I used to make it, but lost the recipe so I don't know what quantities I need.
By Katie from Sault Ste Marie, Ontario, Canada
Greetings to my neighbor to the north! Here's a recipe I've had in my collection for ages but have never used. Maybe it's the one you need?
Plain Yogurt With Gelatin
1 envelope unflavored gelatin
2 tablespoons cold water
1 quart 2% or skim milk
3 tablespoons plain yogurt, room temperature
1/3 cup dry milk powder
In a small cup soften gelatin in cold water about 5 minutes.
Pour one cup milk in a bowl. Add dry milk and stir till dissolved. Rinse a 2-quart saucepan with water. Pour in remaining 3 cups milk, dissolved dry milk and gelatin.
Heat milk gently to 190 degrees F (90-99 degrees C). Remove protein film.
In a small bowl, stir yogurt until creamy. Mix about 1/3 cup milk into yogurt, then add the rest.
Incubate 3-4 hours at 110 degrees. Chill before serving. Makes about 1 quart.
To make flavored yogurt, refrigerate 15 minutes, then fold in fruit flavorings.
I tried one of these recipes for homemade yogurt with powdered milk. I love it! Never again will I buy store bought yogurt. There is just no comparison in taste. Homemade is so much better, smoother tasting.
I have a yogurt maker but have lost the recipe. Does anyone have the plain yogurt recipe they will share with me?
I bought a used yogourt maker in great condition...but no instruction booklet. It`s a Braun yogourt maker so I contacted the company and they sent one. Here is the recipe: 1 litre milk (2% or homo gives best results)
1 jar (175ml) plain unflavoured yogourt (with no additives)
1/4 cup skim milk powder
Mix milk & skim milk powder Heat just to boiling point but do not boil(about 180 degrees(will look foamy on top with many small bubbles.Remove from heat immediately .Skim any film.Cool to lukewarm (about 110 degrees) Add yogourt to mixture. Blend well to evenly distribute the yogourt. Pour mixture into jars and place jars in yogourt maker without lids.Place cover on the yogourt maker and plug in. Incubate yogourt for 10 - 12 hours.Cool, cover & refrigerate.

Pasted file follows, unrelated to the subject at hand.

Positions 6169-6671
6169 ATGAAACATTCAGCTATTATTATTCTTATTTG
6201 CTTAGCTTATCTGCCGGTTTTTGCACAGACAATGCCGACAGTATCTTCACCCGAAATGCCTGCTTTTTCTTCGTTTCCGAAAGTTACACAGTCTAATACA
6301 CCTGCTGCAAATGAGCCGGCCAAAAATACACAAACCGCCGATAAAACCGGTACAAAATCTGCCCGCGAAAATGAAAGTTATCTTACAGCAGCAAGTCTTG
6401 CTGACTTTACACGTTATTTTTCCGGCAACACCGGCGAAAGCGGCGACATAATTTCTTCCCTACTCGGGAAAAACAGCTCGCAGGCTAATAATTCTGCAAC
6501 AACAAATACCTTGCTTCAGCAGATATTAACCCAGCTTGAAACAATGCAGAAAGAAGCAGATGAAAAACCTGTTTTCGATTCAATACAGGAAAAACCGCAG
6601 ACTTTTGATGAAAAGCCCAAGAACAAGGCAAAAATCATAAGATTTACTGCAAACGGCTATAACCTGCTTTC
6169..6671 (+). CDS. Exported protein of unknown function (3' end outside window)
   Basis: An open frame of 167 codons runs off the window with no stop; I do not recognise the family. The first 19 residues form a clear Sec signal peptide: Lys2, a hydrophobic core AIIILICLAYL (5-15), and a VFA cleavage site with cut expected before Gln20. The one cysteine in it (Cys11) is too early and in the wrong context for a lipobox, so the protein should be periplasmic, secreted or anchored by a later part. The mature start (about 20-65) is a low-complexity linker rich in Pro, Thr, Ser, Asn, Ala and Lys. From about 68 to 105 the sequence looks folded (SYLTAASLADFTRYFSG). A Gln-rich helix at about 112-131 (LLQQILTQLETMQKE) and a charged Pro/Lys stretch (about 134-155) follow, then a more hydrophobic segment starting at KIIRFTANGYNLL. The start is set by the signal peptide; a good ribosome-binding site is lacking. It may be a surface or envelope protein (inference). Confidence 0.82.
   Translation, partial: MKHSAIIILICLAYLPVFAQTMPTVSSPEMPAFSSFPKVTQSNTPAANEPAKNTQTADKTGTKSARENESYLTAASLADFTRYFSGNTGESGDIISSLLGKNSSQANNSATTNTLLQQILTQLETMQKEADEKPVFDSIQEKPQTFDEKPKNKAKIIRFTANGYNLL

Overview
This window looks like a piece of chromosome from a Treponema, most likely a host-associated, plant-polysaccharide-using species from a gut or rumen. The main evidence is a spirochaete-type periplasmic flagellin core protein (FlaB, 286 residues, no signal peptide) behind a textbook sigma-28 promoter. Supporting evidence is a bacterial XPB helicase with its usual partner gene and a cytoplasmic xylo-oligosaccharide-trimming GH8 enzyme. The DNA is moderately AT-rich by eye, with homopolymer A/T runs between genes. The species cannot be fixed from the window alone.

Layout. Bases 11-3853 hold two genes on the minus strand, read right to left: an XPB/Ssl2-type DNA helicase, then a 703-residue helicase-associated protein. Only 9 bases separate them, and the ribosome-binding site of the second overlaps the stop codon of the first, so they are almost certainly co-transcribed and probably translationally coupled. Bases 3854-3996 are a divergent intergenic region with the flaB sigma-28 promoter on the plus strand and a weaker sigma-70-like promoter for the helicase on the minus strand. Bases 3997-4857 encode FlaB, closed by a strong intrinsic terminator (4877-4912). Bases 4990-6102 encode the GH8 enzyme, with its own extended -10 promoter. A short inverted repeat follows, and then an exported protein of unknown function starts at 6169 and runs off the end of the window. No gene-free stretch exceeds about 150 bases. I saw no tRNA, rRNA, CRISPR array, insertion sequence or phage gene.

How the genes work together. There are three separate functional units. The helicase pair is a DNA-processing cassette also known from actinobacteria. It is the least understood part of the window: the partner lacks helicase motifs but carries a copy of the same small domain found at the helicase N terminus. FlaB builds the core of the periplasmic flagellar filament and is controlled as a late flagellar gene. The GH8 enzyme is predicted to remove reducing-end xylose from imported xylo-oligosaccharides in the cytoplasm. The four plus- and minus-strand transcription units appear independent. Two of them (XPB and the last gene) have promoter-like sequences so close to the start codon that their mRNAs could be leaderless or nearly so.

The longer the incubation period;the firmer the yogourt and the more tart it becomes in taste.
I hope this helps you. If not, try to locate the maker of your yogourt maker and ask for a book for your model. Good luck
hi, i have such recipe
1 qt milk
4 TB commercial plain yogurt
Sugar or honey, to sweeten
1 pt raspberries for serving
There are several yogurt-making devices, but you can easily make it at home in a large thermos bottle using a candy thermometer. Sterilize all equipment in boiling water before using. Bring milk to a boil, then cool to 100 degrees F. In a small bowl blend yogurt with 1/4 cup of warm milk. Whisk it back into warm milk. Pour into a pre-warmed thermos, seal, and set aside in a warm place for 7 hours. Turn yogurt out into a bowl set in a bowl of ice water, stirring to quicken cooling. Cover and refrigerate for 4 hours, or until thickened. Sweeten to taste, if desired, and serve with raspberries.
Yogurt will keep for 4 to 5 days, covered and refrigerated.
Yield: About 1 quar
This recipe is from http://actual-r made_yogurt.html
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Make your own yogurt by boiling 1/2 gallon of milk and let it sit in a cool place until lukewarm. Add 1 Tbsp. plain yogurt you might have in the fridge. Let sit on the stove top overnight. It will be done the next day. Make sure to have a clean dish towel covering the yogurt, to prevent insects from landing in it. The longer the yogurt sits, the more tangy it will become.
By fossil1955 from Cortez, CO
It is not hard to make your own yogurt. The most critical tool you need that you may not have would be either an instant read or a candy thermometer. The instant read is more versatile and available on the internet for about $10; the candy thermometer would be less expensive but more fragile.
I first made yogurt about thirty-five years using a kit that consisted of a circular cardboard container (think oatmeal box) lined with reflective foil, a candy thermometer and a thick, round foam cap. I had to supply my own one quart mason jar.
Heat about 3/4 quart milk to 180 degrees F. You can use high heat but you must keep a close eye on the pot. Glass is preferable but a metal pot will heat more quickly.
When the milk has reached 180 degrees F, remove it from the heat and allow it to cool to 130 degrees F. Then stir in 6-8 ounces of plain yogurt, blending it to uniformity as much as possible.
At this point the mixture needs to be put in a temperature controlled environment overnight. A sufficiently large, wide mouth Thermos bottle will do nicely. If there is none, pour the mixture into a clean tempered glass quart jar, cover with the lid and wrap it in aluminum foil. Then put it in your microwave overnight. In either case, the yogurt is ready in the morning.